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Abu Dhabi, UAEMonday 18 June 2018

It’s time to stop building in the centre of Mumbai

Readers have their say on the Rohingya, Asaram Bapu, construction and obesity

Constant construction in Mumbai has made the city more congested. Natasha Hemrajani / Getty
Constant construction in Mumbai has made the city more congested. Natasha Hemrajani / Getty

Mumbai could learn a great deal from Dubai when it comes to maintaining open spaces in the city. In the Mumbai 2034 Plan released last week, about 3,000 hectares of urban land will be released for development after various non-development zones were unlocked. This is certain to further increase congestion and traffic jams in a crammed city.

Mumbai is becoming increasingly unliveable due to massive industrial and housing development, few and congested roads and poor transport infrastructure. Many of the projects designed to rectify the situation do not come to fruition. The monorail project tracks and rails, for instance, have been ready for more than five years now. And in spite of that, the monorail service still has not commenced.

The government must simply stop building both commercial and residential developments in Mumbai.

Fresh construction should be undertaken in new green field projects, like New Mumbai, beyond the city limits. And within Mumbai, the focus should be on decongestion and efficient maintenance to reverse some of the damage already done.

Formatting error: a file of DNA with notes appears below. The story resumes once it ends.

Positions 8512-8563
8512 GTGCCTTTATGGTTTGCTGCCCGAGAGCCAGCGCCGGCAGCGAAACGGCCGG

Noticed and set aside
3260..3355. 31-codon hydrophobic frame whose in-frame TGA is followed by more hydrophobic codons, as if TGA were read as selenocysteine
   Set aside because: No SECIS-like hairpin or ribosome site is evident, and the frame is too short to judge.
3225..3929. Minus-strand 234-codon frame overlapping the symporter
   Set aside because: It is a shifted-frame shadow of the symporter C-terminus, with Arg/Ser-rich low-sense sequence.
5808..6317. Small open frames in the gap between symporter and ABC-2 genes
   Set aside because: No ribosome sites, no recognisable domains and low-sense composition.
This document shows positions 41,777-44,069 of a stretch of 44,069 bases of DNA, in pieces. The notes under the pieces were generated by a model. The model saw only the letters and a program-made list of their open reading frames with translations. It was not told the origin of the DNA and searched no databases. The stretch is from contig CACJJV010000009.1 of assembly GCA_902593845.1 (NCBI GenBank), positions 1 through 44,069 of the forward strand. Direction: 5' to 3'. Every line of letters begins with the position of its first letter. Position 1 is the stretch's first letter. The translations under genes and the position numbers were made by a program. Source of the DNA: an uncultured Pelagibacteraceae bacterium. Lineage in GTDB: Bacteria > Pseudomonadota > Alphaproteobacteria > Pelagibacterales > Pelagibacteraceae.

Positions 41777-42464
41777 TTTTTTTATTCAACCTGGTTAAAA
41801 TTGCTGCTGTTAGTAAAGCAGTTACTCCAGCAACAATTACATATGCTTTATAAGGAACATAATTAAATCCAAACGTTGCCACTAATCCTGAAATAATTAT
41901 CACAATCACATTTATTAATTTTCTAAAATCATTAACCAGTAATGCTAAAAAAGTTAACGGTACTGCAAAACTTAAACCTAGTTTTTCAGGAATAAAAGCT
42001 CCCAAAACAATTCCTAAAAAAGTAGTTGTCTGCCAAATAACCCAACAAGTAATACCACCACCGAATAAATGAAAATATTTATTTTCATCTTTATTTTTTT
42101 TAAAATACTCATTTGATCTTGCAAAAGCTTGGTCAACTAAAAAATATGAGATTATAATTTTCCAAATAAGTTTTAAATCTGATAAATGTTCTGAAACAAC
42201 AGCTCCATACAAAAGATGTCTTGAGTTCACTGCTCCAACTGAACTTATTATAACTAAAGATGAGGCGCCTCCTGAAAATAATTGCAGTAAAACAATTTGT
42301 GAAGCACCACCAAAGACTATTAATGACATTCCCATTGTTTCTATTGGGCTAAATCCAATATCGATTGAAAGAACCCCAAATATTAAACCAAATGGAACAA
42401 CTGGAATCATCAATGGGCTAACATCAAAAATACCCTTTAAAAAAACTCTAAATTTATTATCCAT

Rajendra Aneja, Dubai

For the Rohingya in Myanmar, a cruel paradox endures

I write in reference to your article UN team begins bid to resolve Rohingya refugee crisis (April 28): I hope this UN team is successful in reigning in the rogue army of Myanmar, a nation led by a Nobel Peace Prize winner Aung San Suu Kyi. What a cruel paradox.

Name withheld by request

Asaram Bapu conviction will serve as a warning to others

I write in reference to your article Indian guru sentenced to life for raping teenage girl (April 26): half a decade after popular Indian guru Asaram Bapu raped a teenage girl, justice has caught up with him, with the Indian judiciary delivering this verdict on April 25.

On the one hand, I pity the millions of followers of the 77-year-old guru for being duped. On the other, the severity of his crimes simply cannot be ignored.

This judgment is a good one and should be an eye-opener for other gurus and high profile people who indulge in this kind of disgusting behaviour.

It is encouraging that justice can ultimately be dispensed, despite a long delay.

K Ragavan, Denver

Healthy food and exercise are best way to reduce obesity

I write in reference to your article Gastric balloons to be offered to children to help tackle obesity (April 30): these children need to eat more healthily and move more.

We need more outdoor areas and affordable activities that inspire children to leave their iPads at home.

Casey Corley, Abu Dhabi